If your thyroid condition isn't well-controlled or hasn't yet been diagnosed, exercise can actually be dangerous for you. An overactive thyroid (hyperthyroidism) produces excess thyroid hormones, which significantly increases your metabolism and heart rate. If your thyroid hormones aren't being controlled, too much exercise, especially at a high intensity, can cause you to go into heart failure.

    Conversely, an underactive thyroid (hypothyroidism) doesn't produce enough thyroid hormones, slowing down your metabolism and your heart rate. Because of this, exercise can be hard on your heart if your thyroid hormones aren't well-controlled.

    It's important to talk to your doctor if your thyroid symptoms aren't improving or getting worse, or if you think you have the symptoms of a thyroid disorder, especially before you start any sort of new exercise program.

    Symptoms of Thyroid Disease

    Once your thyroid symptoms are under control and your hormone levels are normal, incorporating exercise into your routine is not only safe, it's encouraged, so you can start reaping all the benefits that getting active has for your thyroid and your overall health.

    Staying Motivated

    When you have a thyroid condition, you're just as susceptible to exercise boredom as everyone else. You know the importance of staying committed to fitness, but that may not be enough to actually get you onto the treadmill or into the gym.

    Here are some tips from fellow thyroid patients who have mastered the art of enjoying regular workouts:

    • Hire a personal trainer. A few sessions with a personal trainer can be a worthwhile investment in your fitness. A trainer can design an exercise program that's specific to your needs and abilities. She can also show you exactly how to perform exercises, keep you motivated, and implement a program that will use your time most effectively.
    • Exercise with friends. When you exercise with your friends, you're keeping each other committed to showing up and working out. Beyond that benefit, you can also entertain each other with chatter to take your mind off the effort and encourage each other to keep going. You can invite your friends along or make new friends at your fitness center.
    • Turn up the music. Music is a classic way to take your mind off your workout. You can find music mixes, playlists, and channels that are specific to the pace or intensity of your workout. No matter what type of music you prefer, you can find something with a beat that will get you going and help you feel motivated.
    • Listen to audiobooks or podcasts. You can learn something new or be entertained during your workout with audiobooks or podcasts. There is usually free access to audiobooks from your local library or you can buy them through Audible.com. Podcasts are another way to engage your mind during your workout. An added potential benefit of audiobooks and podcasts is that you may be motivated to keep going a little longer just so you can finish a chapter or episode.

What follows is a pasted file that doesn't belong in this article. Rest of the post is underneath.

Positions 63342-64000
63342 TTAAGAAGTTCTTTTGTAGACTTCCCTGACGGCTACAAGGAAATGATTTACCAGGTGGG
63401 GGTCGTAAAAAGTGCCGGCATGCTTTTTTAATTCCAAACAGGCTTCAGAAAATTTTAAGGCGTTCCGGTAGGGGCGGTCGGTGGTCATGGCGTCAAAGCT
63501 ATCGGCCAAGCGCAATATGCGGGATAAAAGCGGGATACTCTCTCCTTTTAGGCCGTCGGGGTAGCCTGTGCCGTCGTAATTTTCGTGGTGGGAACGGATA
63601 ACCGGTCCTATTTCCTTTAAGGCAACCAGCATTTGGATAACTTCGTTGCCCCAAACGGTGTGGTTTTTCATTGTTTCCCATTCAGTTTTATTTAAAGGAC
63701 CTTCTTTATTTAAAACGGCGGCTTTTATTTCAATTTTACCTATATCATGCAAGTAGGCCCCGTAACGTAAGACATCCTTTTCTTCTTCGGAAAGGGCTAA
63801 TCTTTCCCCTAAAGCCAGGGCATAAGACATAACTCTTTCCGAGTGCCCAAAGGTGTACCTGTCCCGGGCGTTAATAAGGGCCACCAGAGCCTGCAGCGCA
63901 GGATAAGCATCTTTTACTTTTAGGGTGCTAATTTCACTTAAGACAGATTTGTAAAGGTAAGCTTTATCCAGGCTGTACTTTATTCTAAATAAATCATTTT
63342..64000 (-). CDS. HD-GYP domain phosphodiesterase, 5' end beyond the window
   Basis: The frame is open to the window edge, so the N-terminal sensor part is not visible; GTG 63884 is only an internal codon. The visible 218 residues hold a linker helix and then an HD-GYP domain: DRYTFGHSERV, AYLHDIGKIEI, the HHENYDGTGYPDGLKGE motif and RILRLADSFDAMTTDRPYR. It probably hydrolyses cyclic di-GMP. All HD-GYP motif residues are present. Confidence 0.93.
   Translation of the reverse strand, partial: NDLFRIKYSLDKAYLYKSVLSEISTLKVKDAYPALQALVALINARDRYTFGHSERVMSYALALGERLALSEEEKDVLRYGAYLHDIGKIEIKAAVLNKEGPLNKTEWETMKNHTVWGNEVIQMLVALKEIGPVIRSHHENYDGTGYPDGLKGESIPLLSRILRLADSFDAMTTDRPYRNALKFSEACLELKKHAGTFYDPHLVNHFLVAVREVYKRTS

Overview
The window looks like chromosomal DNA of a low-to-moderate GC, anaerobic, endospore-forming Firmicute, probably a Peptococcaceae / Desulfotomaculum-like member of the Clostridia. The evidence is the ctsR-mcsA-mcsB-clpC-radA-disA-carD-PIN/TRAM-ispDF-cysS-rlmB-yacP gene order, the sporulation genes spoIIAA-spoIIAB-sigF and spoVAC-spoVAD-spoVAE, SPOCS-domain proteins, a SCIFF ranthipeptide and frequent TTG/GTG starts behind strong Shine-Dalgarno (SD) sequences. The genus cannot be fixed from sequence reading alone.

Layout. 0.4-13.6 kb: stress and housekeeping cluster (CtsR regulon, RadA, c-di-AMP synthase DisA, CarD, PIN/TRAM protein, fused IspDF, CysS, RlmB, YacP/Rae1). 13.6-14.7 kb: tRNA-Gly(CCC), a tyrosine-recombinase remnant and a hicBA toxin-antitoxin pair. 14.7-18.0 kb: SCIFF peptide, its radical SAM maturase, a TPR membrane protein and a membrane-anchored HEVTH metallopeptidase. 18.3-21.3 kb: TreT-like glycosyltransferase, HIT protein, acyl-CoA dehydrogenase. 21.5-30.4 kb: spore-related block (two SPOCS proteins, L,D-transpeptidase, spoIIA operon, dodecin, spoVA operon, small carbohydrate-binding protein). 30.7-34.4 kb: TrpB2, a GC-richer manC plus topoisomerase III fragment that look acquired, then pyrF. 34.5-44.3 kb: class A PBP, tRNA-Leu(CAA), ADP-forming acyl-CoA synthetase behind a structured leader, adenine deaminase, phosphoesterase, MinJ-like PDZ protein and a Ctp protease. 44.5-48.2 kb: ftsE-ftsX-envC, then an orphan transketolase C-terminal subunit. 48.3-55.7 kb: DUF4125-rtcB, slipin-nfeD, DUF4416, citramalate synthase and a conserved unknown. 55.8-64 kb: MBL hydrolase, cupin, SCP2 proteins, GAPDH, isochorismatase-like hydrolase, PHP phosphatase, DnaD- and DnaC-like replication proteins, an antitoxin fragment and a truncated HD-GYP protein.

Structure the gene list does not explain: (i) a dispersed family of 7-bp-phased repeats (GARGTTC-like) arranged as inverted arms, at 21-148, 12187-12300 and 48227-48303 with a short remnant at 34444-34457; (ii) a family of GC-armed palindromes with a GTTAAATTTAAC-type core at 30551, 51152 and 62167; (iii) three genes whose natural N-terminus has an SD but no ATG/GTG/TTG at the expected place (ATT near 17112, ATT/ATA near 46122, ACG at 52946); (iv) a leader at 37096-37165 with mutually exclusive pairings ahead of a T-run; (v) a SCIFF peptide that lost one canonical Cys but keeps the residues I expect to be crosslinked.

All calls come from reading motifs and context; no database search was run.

• Set goals and concentrate on results. If you set exercise goals, you'll be more motivated to do your workouts and achieve them. A goal can be the number of workouts you do each week, the minutes or distance (running, walking, cycling) of your workouts, the speed you develop, or the amount of weight you can lift. Track your workouts to see your progress.
    • Use an exercise program app, book, or video. Following a program can get you past being confused about where to start, what exercises to include, and how to perform them. There are a multitude of ways to enjoy a program. Exercise apps are a great way to take your program with you. Once you find your interest waning, switch to a new app to reinvigorate yourself. There are also plenty of books and videos to choose from.
    • Get outside for your walk, run, or bike ride. If you've been logging miles on the treadmill or stationary cycle, bust out into the outdoors for a change. If you can find a green space, park, or woods, that sort of environment is even better for relieving stress.
    • Change your pace. If you typically walk for exercise, try speed walking. Or, you can add running intervals and progress from walking to running. Try a spinning class as a break from a solo cycling workout.
    • Implement a "no exercise, no TV" policy. Watching a movie or favorite television show can be a good way to distract yourself on the treadmill, elliptical trainer, or stationary cycle. Make a vow that you can only watch while you're exercising.
    • Try an exercise class. Check what exercise classes are offered at local gyms and fitness centers and give a few of them a try. You may discover you love circuit training, Zumba, Barre, or boot camp workouts, and you may be surprised with which classes excite you the most.
    • Walk more. Add more walking throughout your day, even if it's just a short walk. Wear a pedometer or fitness band to encourage yourself to log more steps. You may find it motivating to walk to the store and back rather than drive, ​or to pay a visit to someone rather than texting or calling them.
    • Take an adventure getaway or vacation. Pick a national park or state forest to go for a one- or two-hour hike next weekend. Rent a kayak and get lessons. Go to a climbing gym and learn the basics, then go bouldering. If it's winter, try cross-country skiing or learn downhill skiing. If you've always wanted to ride a horse, buy lessons at a riding academy or schedule a dude ranch getaway. Look into bicycling tours.
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    Article Sources
    • Centers for Disease Control and Prevention (CDC). Measuring Physical Activity Intensity. U.S. Department of Health and Human Services. Updated June 4, 2015. https://www.cdc.gov/physicalactivity/basics/measuring/index.html

    • Cleveland Clinic. Uncontrolled Thyroid: Exercise, Diet Risks. Published October 31, 2013. https://health.clevelandclinic.org/uncontrolled-thyroid-exercise-diet-risks/

    • Office of Disease Prevention and Health Promotion. Physical Activity Guidelines: Adults. Office of the Assistant Secretary for Health. Office of the Secretary. U.S. Department of Health and Human Services. Updated October 14, 2018. https://health.gov/paguidelines/guidelines/adults.aspx

    • Temple LM, Saigal P. Hypothyroidism. In: Rakel D, ed. Integrative Medicine. 4th ed. Philadelphia, PA: Elsevier, Inc.; 2018:347–360.e3. doi:10.1016/B978-0-323-35868-2.00034-7.